July 25 1990—Less than three months after appointing New Hampshire supreme court justice David Hackett Souter to the First Circuit, President George H.W. Bush nominates him to the Supreme Court vacancy resulting from Justice Brennan’s retirement.
Displaying his usual perspicacity and deploying his full arsenal of clichés, Teddy Kennedy, one of nine Democrats to vote against Souter’s confirmation, rails against Souter: Souter had not demonstrated “a sufficient commitment to the core constitutional values at the heart of our democracy.” His record “raised troubling questions about the depth of his commitment to the role of the Supreme Court and Congress in protecting individual rights and liberties under the Constitution.” His record on civil rights was “particularly troubling” and “reactionary”. On voting rights, he “was willing to defend the indefensible.” He was not “genuinely concerned about the rights of women” and had “alarming” views on Roe v. Wade. He would “turn back the clock on the historic progress of recent decades.”
Alas, as a justice, Souter has been far more left-wing on hot-button issues than even Kennedy could have hoped. Contrary to media depictions of him as a “moderate,” Souter has read into the Constitution the Left’s agenda on a broad range of issues: for example, abortion (including partial-birth abortion), homosexual conduct (including a virtual declaration of a constitutional right to same-sex marriage), imposition of secularism as the national creed, and reliance on foreign law to determine the meaning of the Constitution.
July 28 2004—In dissent in Williams v. Attorney General of Alabama, Eleventh Circuit judge Rosemary Barkett opines that an Alabama statute that prohibits the sale of sexual devices (which Barkett also refers to colloquially as “sex toys”) violates substantive due process. You might think that a case involving a challenge to the constitutionality of a statute prohibiting the sale of sexual devices would be about sexual devices. But, Barkett tells us, “This case is not, as the majority’s demeaning and dismissive analysis suggests, about sex or sexual devices.” Rather, “[i]t is about the tradition of American citizens from the inception of our democracy to value the constitutionally protected right to be left alone in the privacy of their bedrooms and personal relationships.”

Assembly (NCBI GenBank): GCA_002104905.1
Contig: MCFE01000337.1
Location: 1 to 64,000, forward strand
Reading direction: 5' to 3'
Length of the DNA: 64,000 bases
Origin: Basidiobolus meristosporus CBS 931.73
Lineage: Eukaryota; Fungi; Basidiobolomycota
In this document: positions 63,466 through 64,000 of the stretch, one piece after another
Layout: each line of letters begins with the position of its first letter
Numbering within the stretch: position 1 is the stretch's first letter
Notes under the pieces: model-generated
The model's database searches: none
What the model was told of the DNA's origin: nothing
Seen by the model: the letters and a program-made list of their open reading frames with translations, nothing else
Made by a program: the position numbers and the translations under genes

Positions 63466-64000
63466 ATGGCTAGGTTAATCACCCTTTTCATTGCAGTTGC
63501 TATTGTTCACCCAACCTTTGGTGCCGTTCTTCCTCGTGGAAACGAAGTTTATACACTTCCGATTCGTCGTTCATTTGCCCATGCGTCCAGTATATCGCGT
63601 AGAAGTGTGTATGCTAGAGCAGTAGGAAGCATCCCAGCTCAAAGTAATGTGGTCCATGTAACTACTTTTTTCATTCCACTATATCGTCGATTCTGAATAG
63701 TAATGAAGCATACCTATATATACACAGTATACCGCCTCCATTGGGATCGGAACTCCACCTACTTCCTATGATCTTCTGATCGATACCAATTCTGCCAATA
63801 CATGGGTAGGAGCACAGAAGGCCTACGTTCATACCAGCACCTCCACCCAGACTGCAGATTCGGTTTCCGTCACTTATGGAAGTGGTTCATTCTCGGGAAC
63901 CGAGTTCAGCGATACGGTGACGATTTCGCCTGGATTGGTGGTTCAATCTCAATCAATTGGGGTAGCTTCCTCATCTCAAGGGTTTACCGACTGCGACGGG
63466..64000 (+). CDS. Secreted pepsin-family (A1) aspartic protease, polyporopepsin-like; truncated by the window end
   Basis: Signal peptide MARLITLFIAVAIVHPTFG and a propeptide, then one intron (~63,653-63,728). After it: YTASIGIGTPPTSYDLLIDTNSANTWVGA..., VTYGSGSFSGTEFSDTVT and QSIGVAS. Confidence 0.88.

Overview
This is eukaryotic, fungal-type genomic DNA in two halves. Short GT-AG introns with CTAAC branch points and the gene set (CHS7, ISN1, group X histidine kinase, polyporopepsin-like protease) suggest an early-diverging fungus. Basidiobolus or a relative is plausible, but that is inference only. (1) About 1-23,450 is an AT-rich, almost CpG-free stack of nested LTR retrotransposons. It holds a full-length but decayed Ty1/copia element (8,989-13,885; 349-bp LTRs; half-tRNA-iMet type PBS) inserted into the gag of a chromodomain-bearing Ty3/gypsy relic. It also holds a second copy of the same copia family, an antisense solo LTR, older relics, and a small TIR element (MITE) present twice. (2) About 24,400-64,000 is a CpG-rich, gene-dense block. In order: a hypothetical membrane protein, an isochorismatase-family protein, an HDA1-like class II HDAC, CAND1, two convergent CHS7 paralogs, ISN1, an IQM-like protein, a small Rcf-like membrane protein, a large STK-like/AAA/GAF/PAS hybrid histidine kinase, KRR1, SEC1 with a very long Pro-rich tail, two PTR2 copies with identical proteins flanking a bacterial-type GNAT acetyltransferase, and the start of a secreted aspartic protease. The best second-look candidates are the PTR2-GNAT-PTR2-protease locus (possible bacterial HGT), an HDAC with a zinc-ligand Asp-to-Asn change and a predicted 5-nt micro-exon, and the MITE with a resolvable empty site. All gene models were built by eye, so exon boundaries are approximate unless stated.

July 29 1994—By a vote of 87 to 9, the Senate confirms President Clinton’s nomination of First Circuit chief judge (and Teddy Kennedy’s former chief counsel to the Senate Judiciary Committee) Stephen G. Breyer to the Supreme Court. Breyer replaces retiring Justice Harry A. Blackmun.
It’s noteworthy that President Jimmy Carter nominated Breyer to a newly created seat on the First Circuit on November 13, 1980—after Carter had lost his bid for re-election and after Republicans had won control of the Senate to be formed in January 1981. Less than one month later, on December 9, 1980, the Senate confirmed Breyer to the First Circuit and set him on his path to the Supreme Court.
2003—Senate Democrats force a third cloture vote on their filibuster of President Bush’s nomination of Texas supreme court justice Priscilla Owen to the Fifth Circuit. With only two Senate Democrats voting yes, the cloture vote fails. Owen, first nominated in May 2001, is ultimately confirmed in May 2005.
For an explanation of this recurring feature, see here.